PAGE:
BBC Home
Explore the BBC
BBC News
Launch consoleBBC NEWS CHANNEL
LANGUAGES
Newyddion
Last Updated:  Tuesday, 4 March, 2003, 09:53 GMT
Heating grants to be slashed
Elderly man sitting by the fire
Many households are without central heating
A government scheme to reduce heating bills in poorer households is facing budget cuts next year, the BBC has learned.

The Warm Front scheme aims to improve energy efficiency in elderly and low-income homes in England by insulating lofts and installing new boilers.

Contractors have been told to plan for cuts of up to 15% from April - partly because the department responsible, Defra, has to offset the huge costs of foot-and-mouth disease.

The government insists it remains on target to help as many households as originally planned.

But the Association for the Conservation of Energy says at least 40,000 less homes than expected will get grants.

There will be more people who will get ill, and more people who die in their homes
Association for the Conservation of Energy

"There will be more people during next winter who will remain cold... there will be more people who will get ill, and more people who die in their homes," said spokesman Andrew Warren.

The government's own fuel poverty advisory group warned on Tuesday that its target of eradicating fuel poverty by 2016 would be missed unless funding was increased by about 50%.

Chairman Peter Lehman told BBC Radio 4's Today programme: "A lot of progress has been made, but significantly more resources will be needed over coming years."

WHAT IS FUEL POVERTY?
Fuel poverty is defined as a household which spends at least 10% of its income on energy bills

Environment Minister Lord Whitty told Today the department was facing "budget difficulties", although no final decision on funding had yet been made.

But he denied fewer poor households would be helped to keep their homes warm, saying Warm Front's budget was on target for the coming year.

"We will be on trend, albeit with a reduced budget compared with last year which was an exaggerated budget because of the slowness of the programme starting in the first year."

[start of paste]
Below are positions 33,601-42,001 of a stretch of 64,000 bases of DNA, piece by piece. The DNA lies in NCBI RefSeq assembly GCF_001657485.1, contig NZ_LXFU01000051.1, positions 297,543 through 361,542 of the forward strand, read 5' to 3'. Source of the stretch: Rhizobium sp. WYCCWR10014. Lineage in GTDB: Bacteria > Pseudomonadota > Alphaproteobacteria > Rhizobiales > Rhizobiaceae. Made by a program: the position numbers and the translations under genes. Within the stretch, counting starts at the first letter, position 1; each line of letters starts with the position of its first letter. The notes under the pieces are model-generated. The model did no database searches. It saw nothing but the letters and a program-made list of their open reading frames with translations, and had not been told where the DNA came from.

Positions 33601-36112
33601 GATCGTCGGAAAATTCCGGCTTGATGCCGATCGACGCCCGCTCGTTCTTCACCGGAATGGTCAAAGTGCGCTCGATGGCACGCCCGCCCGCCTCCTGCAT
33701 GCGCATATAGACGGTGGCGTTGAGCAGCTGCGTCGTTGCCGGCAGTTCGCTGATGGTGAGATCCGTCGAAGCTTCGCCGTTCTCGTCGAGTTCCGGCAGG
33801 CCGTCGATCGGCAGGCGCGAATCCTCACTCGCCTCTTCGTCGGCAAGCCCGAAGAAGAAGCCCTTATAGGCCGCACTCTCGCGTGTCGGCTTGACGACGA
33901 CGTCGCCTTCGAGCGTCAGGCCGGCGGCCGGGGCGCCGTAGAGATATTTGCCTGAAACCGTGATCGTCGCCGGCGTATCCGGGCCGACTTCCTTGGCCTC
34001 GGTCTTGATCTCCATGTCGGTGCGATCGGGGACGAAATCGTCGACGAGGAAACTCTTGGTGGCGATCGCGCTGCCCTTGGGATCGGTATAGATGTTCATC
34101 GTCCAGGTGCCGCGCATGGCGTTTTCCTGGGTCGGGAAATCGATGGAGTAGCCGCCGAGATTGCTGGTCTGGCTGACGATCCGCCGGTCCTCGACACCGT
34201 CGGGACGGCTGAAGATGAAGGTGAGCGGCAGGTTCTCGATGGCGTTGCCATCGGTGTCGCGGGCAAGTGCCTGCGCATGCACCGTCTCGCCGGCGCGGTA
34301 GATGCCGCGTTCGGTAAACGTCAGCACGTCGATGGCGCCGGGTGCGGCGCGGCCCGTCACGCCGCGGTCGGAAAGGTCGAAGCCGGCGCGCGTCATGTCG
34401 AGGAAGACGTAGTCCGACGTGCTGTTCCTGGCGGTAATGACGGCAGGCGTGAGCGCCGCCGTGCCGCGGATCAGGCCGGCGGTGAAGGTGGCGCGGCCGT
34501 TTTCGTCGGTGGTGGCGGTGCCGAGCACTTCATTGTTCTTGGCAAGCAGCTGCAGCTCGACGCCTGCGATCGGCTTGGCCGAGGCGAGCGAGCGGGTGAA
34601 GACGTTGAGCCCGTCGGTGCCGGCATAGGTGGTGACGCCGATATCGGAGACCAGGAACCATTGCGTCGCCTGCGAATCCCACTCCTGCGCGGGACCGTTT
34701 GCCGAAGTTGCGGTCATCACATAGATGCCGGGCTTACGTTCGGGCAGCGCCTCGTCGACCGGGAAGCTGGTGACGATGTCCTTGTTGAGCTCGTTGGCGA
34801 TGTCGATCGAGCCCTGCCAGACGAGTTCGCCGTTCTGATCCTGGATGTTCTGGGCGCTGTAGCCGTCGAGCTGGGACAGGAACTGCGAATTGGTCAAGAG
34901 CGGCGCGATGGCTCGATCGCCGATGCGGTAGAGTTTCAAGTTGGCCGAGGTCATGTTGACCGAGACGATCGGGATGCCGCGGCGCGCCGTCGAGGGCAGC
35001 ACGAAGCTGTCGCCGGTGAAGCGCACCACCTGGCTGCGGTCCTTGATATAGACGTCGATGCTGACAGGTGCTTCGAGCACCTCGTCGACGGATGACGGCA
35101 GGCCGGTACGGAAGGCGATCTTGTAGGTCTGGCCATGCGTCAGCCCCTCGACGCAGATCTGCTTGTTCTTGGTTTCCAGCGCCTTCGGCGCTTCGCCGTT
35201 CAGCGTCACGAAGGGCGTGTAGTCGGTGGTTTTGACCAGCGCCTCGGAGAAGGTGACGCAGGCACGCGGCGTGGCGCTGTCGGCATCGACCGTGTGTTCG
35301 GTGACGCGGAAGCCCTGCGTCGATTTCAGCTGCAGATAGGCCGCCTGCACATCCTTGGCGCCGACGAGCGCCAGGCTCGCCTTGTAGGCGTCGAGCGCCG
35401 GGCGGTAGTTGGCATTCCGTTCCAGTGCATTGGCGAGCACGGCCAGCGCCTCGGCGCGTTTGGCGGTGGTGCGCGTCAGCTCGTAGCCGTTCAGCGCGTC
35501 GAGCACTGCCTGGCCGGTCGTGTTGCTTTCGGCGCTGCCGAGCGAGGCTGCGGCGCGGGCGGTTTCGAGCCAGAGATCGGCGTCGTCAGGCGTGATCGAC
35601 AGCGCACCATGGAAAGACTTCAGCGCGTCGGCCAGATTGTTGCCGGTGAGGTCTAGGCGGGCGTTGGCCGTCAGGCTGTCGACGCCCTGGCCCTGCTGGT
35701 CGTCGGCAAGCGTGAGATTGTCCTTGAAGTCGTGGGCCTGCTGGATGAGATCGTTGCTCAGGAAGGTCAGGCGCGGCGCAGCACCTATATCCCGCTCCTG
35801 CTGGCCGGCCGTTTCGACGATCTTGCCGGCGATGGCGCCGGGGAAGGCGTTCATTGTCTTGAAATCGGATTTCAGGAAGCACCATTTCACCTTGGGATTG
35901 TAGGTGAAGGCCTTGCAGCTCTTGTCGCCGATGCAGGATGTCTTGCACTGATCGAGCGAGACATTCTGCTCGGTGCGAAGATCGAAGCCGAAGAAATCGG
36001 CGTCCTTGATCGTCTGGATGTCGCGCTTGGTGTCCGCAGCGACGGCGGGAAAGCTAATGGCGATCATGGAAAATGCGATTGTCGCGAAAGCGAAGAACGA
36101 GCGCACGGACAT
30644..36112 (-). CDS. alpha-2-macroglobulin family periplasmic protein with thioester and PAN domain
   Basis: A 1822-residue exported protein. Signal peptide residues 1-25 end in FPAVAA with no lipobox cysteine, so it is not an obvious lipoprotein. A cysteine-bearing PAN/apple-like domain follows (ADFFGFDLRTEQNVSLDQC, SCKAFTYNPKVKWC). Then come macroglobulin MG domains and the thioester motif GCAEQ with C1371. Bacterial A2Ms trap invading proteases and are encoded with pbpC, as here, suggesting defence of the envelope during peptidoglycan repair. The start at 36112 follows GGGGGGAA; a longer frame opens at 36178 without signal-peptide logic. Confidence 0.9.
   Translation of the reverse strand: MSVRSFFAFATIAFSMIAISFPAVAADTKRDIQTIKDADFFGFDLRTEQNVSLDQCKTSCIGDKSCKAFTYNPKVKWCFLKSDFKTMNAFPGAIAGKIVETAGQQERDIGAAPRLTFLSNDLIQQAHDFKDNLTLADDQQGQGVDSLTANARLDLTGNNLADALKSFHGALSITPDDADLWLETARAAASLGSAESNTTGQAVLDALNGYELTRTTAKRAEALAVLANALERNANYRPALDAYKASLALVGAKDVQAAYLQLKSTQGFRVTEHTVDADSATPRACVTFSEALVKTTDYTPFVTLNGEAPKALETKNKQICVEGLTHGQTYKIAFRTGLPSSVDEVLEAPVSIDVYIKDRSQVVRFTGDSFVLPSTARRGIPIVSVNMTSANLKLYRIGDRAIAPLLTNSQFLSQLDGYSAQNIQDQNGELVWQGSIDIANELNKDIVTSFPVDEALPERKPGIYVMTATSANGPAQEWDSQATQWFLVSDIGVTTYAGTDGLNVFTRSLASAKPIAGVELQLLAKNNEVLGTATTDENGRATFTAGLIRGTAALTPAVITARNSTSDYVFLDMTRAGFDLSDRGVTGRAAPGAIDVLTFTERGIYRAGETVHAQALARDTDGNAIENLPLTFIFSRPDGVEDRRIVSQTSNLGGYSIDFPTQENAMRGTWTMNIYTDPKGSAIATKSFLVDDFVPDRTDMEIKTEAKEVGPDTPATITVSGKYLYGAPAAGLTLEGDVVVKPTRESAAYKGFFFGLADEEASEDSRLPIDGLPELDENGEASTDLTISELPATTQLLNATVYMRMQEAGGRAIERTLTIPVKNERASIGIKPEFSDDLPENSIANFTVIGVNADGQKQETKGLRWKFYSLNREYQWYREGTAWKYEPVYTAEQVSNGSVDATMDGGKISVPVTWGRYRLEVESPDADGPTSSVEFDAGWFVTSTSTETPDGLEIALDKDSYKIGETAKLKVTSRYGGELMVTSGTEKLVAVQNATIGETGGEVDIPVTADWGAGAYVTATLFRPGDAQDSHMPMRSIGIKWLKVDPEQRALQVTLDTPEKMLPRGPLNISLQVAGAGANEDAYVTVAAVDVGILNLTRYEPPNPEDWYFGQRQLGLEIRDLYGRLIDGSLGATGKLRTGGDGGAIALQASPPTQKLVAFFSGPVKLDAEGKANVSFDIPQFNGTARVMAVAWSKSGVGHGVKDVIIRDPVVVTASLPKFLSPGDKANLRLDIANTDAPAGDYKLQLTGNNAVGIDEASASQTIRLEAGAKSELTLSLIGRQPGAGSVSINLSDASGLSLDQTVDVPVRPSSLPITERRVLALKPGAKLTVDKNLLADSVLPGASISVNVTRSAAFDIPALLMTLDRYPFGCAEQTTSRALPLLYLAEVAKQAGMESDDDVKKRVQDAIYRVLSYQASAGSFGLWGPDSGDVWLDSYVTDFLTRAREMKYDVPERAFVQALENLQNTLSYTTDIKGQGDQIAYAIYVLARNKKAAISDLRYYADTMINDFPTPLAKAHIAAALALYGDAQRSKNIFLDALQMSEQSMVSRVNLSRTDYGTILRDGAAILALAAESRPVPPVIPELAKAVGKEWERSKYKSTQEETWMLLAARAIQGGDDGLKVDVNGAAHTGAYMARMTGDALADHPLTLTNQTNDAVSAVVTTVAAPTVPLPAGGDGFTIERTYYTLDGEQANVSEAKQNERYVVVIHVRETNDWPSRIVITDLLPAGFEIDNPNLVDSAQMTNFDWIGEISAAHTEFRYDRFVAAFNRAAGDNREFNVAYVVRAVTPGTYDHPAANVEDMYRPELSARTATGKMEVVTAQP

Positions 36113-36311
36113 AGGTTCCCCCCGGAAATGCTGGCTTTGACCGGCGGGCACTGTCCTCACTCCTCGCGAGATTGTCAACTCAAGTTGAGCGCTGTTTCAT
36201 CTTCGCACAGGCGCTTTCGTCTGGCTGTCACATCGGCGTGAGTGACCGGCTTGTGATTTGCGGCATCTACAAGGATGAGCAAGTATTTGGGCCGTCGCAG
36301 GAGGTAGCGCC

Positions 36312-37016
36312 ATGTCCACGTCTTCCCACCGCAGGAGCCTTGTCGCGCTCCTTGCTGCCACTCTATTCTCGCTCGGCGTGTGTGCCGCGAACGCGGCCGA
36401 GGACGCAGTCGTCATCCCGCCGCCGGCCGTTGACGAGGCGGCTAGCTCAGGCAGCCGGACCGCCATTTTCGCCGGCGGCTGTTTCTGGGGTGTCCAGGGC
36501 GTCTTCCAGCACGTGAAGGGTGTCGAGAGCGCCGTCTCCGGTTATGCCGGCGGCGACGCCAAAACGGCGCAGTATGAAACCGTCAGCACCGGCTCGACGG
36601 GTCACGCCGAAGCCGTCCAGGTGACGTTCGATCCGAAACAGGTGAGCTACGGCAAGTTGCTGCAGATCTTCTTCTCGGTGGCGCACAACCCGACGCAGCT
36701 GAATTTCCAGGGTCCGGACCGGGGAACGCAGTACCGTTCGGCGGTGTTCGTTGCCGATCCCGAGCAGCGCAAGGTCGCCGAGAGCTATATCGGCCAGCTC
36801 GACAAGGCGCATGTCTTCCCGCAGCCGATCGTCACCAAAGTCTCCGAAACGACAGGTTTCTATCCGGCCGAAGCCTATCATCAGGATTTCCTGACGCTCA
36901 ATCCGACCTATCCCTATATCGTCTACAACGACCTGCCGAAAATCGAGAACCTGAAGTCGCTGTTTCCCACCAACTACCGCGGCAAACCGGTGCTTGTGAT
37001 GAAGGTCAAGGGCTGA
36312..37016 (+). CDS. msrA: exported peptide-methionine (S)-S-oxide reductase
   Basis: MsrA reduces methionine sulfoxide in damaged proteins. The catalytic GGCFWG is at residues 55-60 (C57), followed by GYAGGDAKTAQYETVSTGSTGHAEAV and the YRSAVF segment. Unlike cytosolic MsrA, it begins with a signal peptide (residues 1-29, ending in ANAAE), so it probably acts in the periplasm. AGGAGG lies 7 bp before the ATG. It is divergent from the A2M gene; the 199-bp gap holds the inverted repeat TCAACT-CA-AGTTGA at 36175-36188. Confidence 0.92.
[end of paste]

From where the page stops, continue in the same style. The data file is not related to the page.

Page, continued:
He said Warm Front was only one of several schemes.

"You have to look at the totality of measures - we've got the Warm Front programme, we've got measures which are delivered by local authorities, we've got the measures delivered by energy companies.

"In total there will be more activity, not less, this coming year."

WARM FRONT SCHEME
Householders on benefits with children under 16 can apply for up to 1,500 in grants
Those over 60 on benefits are eligible for up to 2,500 for improvements
400,000 households helped 2000-2002, says Defra
Campaigners say 40,000 homes could be hit by the 2003 cuts

The Warm Front scheme would reach its target of treating 600,000 homes, before it ended in 2004, he insisted.

The government would then help decide what scheme should replace it and how much money would be needed.

"In total, there will be more activity on energy efficiency and on improving the homes of the fuel poor, so in total, we will be delivering a better situation for those who are in fuel poverty."

Under the Warm Front scheme, householders on benefits with children under 16 can apply for up to 1,500 in grants while those over 60 are eligible for up to 2,500 for improvements.




SEE ALSO:
Q&A: The costs of going green?
24 Feb 03 |  Business
How to be energy efficient
13 Oct 02 |  Business
Plan to cut deaths in cold homes
23 Feb 01 |  UK Politics
Cash help for cold homes
17 Dec 02 |  England


INTERNET LINKS:
The BBC is not responsible for the content of external internet sites


PRODUCTS AND SERVICES

News Front Page | World | UK | England | Northern Ireland | Scotland | Wales | Politics
Business | Entertainment | Science/Nature | Technology | Health | Education
Have Your Say | Magazine | In Pictures | Week at a Glance | Country Profiles | In Depth | Programmes
Americas Africa Europe Middle East South Asia Asia Pacific